Feb. 27 (Bloomberg) -- Palm oil fell for a sixth day, the worst run in more than two months, on speculation that India, the world’s biggest buyer, may increase import taxes in its annual budget tomorrow.
The contract for May delivery dropped 0.4 percent to 2,410 ringgit ($777) a metric ton on the Malaysia Derivatives Exchange, the lowest price at close for the most active contract since Jan. 18. The losing streak is the worst since Dec. 5, taking declines to 6.1 percent in the six days.
India may increase taxes on imports to shield farmers from cheap supplies, according to the Solvent Extractors’ Association of India. Finance Minister Palaniappan Chidambaram may raise the tariff on unprocessed oils to 10 percent from 2.5 percent in the federal budget tomorrow, while the tax on refined varieties could increase to 20 percent from 7.5 percent, it said last week. The government imposed a 2.5 percent tax on unprocessed oils for the first time since 2008 last month.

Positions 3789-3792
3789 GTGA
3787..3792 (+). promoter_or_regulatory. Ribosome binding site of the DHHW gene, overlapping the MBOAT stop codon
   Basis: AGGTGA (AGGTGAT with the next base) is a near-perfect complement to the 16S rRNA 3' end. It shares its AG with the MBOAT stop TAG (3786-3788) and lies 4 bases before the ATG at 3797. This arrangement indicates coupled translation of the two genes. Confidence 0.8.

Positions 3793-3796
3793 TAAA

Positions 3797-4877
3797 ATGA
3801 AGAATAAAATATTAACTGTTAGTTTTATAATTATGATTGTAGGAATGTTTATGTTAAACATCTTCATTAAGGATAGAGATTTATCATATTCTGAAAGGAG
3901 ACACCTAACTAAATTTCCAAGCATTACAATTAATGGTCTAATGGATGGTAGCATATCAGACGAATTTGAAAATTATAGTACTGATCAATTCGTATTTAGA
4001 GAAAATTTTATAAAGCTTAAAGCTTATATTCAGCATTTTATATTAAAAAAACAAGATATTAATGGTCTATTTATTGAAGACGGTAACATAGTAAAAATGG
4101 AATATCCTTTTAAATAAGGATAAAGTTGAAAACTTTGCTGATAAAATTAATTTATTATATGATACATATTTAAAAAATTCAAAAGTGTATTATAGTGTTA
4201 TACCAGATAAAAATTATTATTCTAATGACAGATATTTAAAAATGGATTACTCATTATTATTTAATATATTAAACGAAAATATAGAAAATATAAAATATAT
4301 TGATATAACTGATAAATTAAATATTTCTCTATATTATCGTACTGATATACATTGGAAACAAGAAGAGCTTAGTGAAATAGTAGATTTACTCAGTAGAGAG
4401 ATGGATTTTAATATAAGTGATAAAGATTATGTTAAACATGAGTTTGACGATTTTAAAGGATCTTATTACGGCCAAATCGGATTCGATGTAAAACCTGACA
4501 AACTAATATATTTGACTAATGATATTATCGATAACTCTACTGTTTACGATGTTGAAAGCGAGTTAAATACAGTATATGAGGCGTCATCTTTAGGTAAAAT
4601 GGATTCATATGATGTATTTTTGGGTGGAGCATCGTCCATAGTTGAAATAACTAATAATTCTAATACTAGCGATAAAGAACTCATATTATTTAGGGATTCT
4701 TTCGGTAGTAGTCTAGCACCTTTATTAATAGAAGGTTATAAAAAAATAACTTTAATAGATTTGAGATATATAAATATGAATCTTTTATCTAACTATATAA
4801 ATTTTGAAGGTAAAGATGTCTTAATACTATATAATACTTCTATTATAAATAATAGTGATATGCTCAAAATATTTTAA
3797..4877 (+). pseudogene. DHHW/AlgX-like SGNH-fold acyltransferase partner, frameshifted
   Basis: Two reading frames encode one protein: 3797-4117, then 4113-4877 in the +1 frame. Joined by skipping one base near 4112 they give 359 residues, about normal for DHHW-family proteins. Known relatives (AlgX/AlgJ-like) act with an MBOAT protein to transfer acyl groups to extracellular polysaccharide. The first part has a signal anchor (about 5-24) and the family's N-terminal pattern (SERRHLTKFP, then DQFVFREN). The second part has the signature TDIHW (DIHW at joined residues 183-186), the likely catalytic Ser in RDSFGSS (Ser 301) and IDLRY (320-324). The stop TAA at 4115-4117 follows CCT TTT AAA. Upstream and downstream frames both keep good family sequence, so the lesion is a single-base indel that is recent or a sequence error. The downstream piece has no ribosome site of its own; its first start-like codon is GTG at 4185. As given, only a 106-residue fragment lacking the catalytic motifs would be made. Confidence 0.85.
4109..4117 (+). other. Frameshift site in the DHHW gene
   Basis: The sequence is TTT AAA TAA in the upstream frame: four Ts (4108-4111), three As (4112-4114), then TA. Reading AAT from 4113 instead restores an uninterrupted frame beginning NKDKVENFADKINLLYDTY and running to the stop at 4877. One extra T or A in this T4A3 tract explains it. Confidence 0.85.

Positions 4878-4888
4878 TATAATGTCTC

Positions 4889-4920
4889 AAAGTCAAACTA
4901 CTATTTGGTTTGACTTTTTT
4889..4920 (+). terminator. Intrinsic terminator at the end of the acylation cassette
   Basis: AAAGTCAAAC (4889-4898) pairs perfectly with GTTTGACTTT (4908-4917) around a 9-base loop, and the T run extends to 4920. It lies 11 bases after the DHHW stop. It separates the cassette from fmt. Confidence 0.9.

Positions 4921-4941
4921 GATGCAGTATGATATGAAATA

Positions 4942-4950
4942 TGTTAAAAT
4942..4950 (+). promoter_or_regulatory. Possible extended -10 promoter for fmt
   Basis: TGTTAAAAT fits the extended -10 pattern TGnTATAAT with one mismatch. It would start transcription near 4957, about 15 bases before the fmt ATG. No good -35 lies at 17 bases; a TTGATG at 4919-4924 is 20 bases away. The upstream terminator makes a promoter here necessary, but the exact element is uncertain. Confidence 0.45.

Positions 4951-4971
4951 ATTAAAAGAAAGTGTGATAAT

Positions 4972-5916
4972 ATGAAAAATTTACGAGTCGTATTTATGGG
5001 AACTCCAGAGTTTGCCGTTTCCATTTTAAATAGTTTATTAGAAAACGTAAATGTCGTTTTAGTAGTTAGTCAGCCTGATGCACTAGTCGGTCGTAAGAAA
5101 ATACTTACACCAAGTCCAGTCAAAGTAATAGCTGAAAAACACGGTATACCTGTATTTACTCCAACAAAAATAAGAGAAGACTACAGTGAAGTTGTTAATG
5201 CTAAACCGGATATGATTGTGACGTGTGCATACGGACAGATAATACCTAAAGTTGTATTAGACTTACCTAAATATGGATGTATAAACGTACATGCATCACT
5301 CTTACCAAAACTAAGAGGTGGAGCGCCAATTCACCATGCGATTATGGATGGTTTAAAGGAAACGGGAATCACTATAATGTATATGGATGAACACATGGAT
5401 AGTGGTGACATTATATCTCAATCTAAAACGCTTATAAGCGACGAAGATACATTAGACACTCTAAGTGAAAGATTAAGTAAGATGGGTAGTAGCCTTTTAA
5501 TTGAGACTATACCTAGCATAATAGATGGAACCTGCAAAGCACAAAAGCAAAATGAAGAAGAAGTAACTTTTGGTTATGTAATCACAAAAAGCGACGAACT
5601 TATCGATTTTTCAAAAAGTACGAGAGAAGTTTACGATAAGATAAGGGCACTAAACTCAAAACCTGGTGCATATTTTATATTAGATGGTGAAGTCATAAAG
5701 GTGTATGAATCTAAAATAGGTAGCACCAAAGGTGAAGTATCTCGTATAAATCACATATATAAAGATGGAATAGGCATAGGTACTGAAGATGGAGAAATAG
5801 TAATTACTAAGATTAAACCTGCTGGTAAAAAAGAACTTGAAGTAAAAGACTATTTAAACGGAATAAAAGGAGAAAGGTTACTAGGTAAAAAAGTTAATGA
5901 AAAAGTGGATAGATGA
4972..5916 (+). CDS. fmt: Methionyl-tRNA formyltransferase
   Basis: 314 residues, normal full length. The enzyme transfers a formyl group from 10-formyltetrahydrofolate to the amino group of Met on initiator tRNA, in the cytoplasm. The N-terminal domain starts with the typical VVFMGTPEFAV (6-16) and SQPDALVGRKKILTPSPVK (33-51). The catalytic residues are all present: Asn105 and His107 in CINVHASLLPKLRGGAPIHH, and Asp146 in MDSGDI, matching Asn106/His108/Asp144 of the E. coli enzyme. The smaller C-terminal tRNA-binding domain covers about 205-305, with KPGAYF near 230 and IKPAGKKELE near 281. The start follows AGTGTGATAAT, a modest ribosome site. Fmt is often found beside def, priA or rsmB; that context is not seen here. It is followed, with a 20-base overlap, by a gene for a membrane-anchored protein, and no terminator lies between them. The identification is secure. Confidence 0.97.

“There is a fear that exports from Malaysia may be threatened if India raises the duties,” Ambika T.B., an analyst at Karvy Comtrade Ltd., said by phone from the Indian city of Hyderabad. “Soybean oil supplies from South America will come into the market from next month and palm oil may face competition from its closest substitute.”
Prices may decline further this year after global oilseed supplies rose and Asian producers boosted acreage which will raise output, according to Dorab Mistry, director at Godrej International Ltd.
Soybean oil for May delivery climbed 0.3 percent to 49.55 cents a pound on the Chicago Board of Trade. Soybeans for May delivery rose 0.3 percent to $14.355 a bushel.
Refined palm oil for delivery in September advanced 0.5 percent to close at 6,732 yuan ($1,081) a ton on the Dalian Commodity Exchange. Soybean oil for delivery in the same month ended little changed at 8,324 yuan a ton.
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